Influencing factors on the removal of pharmaceuticals from water with micro-grain activated carbon
The interplay between total mercury, methylmercury and dissolved organic matter in fluvial systems: A latitudinal study across Europe
Inter-basin water transfers and the expansion of aquatic invasive species
Correlation between E. coli levels and the presence of foodborne pathogens in surface irrigation water: Establishment of a sampling program
Chemistry 224 58.83

Highlight of the month

Deep-sea corals face acidification

© A. Martin UW Photography/Getty

© A. Martin UW Photography/Getty

The acidification of the North Atlantic Ocean could endanger deep-water corals within 30 years.

The world’s oceans have absorbed around 30% of the carbon dioxide released into the atmosphere since the Industrial Revolution. This has reduced levels of a calcium carbonate called aragonite, from which many corals build their tough outer layer.

A team that included researchers from the Spanish National Research Council used global observations of marine carbon dioxide between 2002 and 2016 to calculate the changing depth of the aragonite saturation horizon (ASH), above which corals can survive.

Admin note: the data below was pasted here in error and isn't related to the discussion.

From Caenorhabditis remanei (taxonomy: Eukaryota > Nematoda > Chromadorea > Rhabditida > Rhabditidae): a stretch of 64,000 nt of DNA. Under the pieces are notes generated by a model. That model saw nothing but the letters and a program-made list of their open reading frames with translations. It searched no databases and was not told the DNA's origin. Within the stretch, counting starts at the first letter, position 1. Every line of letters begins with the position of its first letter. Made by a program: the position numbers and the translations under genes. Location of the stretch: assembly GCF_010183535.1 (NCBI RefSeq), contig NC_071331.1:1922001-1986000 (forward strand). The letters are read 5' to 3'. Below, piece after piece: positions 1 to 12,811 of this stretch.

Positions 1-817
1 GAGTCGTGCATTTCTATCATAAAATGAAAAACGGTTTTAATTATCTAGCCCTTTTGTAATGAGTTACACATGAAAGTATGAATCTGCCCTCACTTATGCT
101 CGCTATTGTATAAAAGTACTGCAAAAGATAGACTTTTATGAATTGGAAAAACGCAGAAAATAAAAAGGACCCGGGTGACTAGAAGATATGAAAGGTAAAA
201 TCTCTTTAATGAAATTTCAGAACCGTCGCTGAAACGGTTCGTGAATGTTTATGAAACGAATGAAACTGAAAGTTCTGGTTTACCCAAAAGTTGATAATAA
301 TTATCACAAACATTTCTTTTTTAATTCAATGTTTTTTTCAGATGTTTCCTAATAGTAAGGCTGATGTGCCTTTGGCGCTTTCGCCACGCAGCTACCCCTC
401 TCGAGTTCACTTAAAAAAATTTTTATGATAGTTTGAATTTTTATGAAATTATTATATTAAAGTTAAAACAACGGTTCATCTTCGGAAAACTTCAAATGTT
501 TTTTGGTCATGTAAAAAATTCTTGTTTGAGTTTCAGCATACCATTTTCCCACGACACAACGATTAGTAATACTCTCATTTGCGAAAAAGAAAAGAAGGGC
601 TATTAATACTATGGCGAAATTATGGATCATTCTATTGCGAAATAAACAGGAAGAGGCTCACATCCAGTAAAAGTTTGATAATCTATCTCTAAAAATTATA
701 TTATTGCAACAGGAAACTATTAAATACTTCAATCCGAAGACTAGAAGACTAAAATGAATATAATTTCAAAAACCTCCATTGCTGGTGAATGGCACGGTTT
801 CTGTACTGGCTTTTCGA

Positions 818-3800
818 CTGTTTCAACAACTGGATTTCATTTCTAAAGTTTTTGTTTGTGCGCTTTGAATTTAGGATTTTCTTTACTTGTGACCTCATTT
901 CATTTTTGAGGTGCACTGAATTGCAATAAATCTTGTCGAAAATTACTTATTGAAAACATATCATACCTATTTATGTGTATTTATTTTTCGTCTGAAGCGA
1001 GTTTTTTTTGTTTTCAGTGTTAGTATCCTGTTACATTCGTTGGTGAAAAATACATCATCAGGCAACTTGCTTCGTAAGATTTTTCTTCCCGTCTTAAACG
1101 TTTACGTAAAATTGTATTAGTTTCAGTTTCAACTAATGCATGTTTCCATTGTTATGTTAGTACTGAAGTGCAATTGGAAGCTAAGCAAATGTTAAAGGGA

The ASH has risen by almost 15 metres each year in parts of the North Atlantic, and the researchers predict that it could ascend from its current 2,000 metres to 1,500 metres within three decades if carbon emissions continue to rise unchecked. The plight of corals below this depth will be worsened by acidified waters descending on deep-ocean currents.

The loss of cold-water corals could endanger many marine creatures that use these protective ecosystems as breeding grounds.

Supported content

  1. Nature 554, 515–518 (2018). doi: 10.1038/nature25493

View the article on the Nature Index

See more research highlights from Spanish National Research Council (CSIC)

More research highlights from Spanish National Research Council (CSIC)

1 November 2017 - 31 October 2018

International vs. domestic collaboration by FC

  • 30.53% Domestic
  • 69.47% International

Note: Hover over the graph to view the percentage of collaboration.

Top 10 domestic collaborators by FC (190 total)

  • Spanish National Research Council (CSIC), Spain
  • Domestic institution
  1. Autonomous University of Madrid (UAM), Spain (61.04)
  2. University of the Basque Country (UPV/EHU), Spain (31.20)
  3. University of Valencia (UV), Spain (30.52)
  4. University of Barcelona (UB), Spain (27.85)
  5. University of Zaragoza (Unizar), Spain (23.55)
  6. Complutense University of Madrid (UCM), Spain (19.92)
  7. Barcelona Institute of Science and Technology (BIST), Spain (19.42)
  8. Autonomous University of Barcelona (UAB), Spain (18.99)
  9. Institute of Health Carlos III (ISCIII), Spain (18.62)
  10. University of Seville (US), Spain (18.21)

Note: Collaboration is determined by the fractional count (FC), which is listed in parentheses.

Affiliated joint institutions and consortia

Return to institution outputs